The Reserve Bank of India has mandated the use of LEIs by all companies trading in Over-the-Counter (OTC) markets for Rupee Interest Rate derivatives, foreign currency derivatives and credit derivatives in India. Mandatory use of LEIs was phased in between August 1, 2017 and March 31, 2018, as per the RBI Notification dated June 1, 2017.
LEI use by large corporate borrowers is also mandated by the Reserve Bank of India, as per the RBI Notification dated November 2, 2017. As with the former directive, mandatory adoption of LEIs is being phased in over the period March 31, 2018 through to December 31, 2019. With corporate borrowers who borrow amounts of ₹ 1000 crores and above being required to obtain an LEI prior to Mar 31, 2018 and those borrowing between ₹ 500 crores and ₹ 1000 crores requiring LEIs prior to Jun 30, 2018. In 2019, corporate entities borrowing between ₹ 100 crores and ₹ 500 crores will need to obtain an LEI prior to Mar 31, 2019 and those borrowing between ₹ 50 crores and ₹ 100 crores needing an LEI before Dec 31, 2019.
In a notification dated November 29 2018, the RBI mandated use of LEIs by all participants, other than individuals, who wish to transact in markets regulated by the RBI including, Government securities markets, money markets (markets for any instrument with a maturity of one year or less) and non-derivative forex markets (transactions that settle on or before the spot date). LEIs are again to be phased in based on the Net Worth of the entity as follows: – Entities valued at more than Rs.10000 million will need to obtain an LEI prior to April 30, 2019. Those valued between Rs.2000 million and Rs 10000 million will require an LEI prior to August 31, 2019. Entities valued up to up to Rs.2000 million will need to obtain an LEI before March 31, 2020.
Indian companies operating within foreign markets may also require an LEI. For a comprehensive list of jurisdictions that require or request LEIs, please consult the GLEIF website: https://www.gleif.org/en/about-lei/regulatory-use-of-the-lei. You will note that LEIs are now required by the Central Banks of Argentina, Mexico, Russia, and India, as well as for certain transactions in Canada, the EU, Russia, Singapore, the US, the UK, Switzerland, South Africa and Malaysia, amongst others.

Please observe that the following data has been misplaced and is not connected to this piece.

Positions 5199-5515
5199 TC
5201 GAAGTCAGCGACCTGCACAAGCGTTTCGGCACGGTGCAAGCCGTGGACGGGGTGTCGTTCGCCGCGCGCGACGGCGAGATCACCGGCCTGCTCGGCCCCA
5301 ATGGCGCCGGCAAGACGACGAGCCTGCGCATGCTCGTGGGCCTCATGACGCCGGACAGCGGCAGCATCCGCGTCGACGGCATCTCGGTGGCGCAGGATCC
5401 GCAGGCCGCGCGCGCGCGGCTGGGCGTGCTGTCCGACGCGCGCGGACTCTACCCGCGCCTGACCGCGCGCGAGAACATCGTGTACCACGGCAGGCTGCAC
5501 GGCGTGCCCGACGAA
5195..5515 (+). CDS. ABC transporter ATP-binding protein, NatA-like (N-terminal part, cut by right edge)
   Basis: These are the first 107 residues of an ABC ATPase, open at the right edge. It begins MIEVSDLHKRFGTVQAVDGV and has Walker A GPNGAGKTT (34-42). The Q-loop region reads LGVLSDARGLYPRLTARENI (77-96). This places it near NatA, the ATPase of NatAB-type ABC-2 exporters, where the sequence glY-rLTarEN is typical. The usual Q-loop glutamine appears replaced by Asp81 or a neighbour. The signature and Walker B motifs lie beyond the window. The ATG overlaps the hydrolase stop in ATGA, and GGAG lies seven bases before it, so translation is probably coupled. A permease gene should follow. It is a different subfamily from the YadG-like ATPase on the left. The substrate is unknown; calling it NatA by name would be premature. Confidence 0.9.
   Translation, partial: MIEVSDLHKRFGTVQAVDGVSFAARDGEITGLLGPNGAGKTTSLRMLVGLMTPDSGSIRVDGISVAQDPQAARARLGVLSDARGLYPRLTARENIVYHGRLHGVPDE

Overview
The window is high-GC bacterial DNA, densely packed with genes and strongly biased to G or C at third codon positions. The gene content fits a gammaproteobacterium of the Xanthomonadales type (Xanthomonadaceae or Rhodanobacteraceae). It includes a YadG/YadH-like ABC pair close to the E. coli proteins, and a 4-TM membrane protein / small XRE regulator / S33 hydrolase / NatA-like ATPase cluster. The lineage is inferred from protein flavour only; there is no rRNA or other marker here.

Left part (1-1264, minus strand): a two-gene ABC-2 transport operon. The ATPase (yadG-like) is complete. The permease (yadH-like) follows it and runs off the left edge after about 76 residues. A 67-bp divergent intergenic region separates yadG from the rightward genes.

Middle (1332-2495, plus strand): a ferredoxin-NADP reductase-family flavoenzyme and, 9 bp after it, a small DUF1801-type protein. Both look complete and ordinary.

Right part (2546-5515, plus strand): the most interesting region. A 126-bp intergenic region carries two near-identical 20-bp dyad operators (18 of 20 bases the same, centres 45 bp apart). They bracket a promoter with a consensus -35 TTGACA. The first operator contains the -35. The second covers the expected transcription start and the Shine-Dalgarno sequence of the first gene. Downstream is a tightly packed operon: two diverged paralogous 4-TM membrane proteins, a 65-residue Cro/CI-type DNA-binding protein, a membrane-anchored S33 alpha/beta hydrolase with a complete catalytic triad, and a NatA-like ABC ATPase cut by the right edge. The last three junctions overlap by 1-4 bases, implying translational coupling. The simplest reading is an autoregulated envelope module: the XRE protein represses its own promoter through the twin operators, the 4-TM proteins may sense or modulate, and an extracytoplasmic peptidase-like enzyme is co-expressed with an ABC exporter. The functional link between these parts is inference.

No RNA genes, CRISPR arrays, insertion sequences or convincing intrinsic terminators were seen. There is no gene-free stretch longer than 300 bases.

Whilst individuals are not required to possess an LEI, entities such as trusts, companies, pension funds, charities, academy schools, partnerships, and some unincorporated societies may be. LEIs are designed to identify the legal entity entering into financial transactions, not the financial instrument itself. As such, the process for applying for an LEI is the same for all legal entities, regardless of what instrument they will be trading.
LEIs should not be requested for individuals or for divisions of a company. If an operating division of a company requires an LEI, they should use the LEI obtained by their parent company. Separate branches of a legal entity are eligible to obtain a separate LEI if they are situated in different countries. Branches within the same country are only eligible to receive one LEI, so careful consideration should be given to which branch acquires the LEI. Moreover, the validity of the branch’s LEI is linked to that of the main branch. As such, it will be deemed to be invalid in circumstances where the main branch’s LEI is invalid (ie. If the LEI isn’t renewed). Needless to say, it is not possible for a branch of a company to apply for an LEI if the main branch does not yet have one.
Individual jurisdictions determine whether they require an LEI to be held by entities operating within that jurisdiction. A detailed list which sets out the status of LEIs in a number of global jurisdictions is available here: https://www.gleif.org/en/about-lei/regulatory-use-of-the-lei . You will note that LEIs are now required by the Reserve Bank of India in certain circumstances. Mandatory LEI adoption is becoming increasingly common around the world and its use is expected to become more widespread into the future.